Millions of people go about their daily business, unaware of the secrets from the past that lie beneath their feet. A forgotten city, underground tunnels, sailing ships, nuclear shelters, abandoned railway cars—all these hidden mysteries are explored in Elizabeth MacLeod’s Secrets Underground: North America’s Buried Past.
With consummate skill honed in her many books of high-quality non-fiction, MacLeod guides readers through six subterranean secrets; from the lost city of Tenochtitlán under Mexico City to the Cold War government bomb shelter in West Virginia. She provides the historical context for each fascinating story, and includes intriguing sidebars for the curious reader such as “The Disappearing Nightclub,” “That Giant Ground Sloth,” and “Villages Lost Underwater.” Numerous archival photographs and paintings compliment the text, which is succinct and ripe with telling details, including rumours of Al Capone sightings underground in Moose Jaw and the exact value of the gold nuggets swallowed by one chicken in San Francisco ($400!!).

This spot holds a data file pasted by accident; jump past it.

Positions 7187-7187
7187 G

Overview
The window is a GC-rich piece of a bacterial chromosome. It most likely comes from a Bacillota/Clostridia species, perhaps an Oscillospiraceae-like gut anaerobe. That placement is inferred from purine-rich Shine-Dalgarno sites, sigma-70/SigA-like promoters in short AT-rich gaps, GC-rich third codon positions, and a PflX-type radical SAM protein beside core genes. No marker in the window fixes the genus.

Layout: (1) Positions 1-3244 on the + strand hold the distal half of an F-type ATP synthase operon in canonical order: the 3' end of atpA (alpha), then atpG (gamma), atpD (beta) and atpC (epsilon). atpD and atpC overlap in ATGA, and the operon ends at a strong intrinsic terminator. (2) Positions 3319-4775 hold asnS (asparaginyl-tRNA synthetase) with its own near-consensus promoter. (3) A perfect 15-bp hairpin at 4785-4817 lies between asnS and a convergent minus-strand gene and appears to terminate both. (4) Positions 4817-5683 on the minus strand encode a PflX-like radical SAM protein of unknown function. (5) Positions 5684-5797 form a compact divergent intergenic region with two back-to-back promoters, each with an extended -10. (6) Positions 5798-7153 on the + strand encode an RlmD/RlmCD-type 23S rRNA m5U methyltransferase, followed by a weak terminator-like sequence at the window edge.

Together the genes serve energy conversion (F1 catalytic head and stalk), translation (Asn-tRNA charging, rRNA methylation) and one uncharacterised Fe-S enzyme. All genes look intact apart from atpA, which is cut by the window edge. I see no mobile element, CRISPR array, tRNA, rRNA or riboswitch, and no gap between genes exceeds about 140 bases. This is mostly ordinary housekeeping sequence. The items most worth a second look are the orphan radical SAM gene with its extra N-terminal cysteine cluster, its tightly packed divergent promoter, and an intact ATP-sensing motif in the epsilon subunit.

Underground secrets is a large subject, and these stories touch on several weighty themes: the destruction of a city by a conquering army, the American Civil War, the Gold Rush, racist policies against Chinese workers, Prohibition, German spies during the Second World War, and the Cold War. Without a strong throughline, however, the sheer scope of the subject matter can be somewhat overwhelming. Nevertheless, the stories in this book are well researched and thought-provoking, providing an illuminating glimpse into the dark history buried under our daylight world.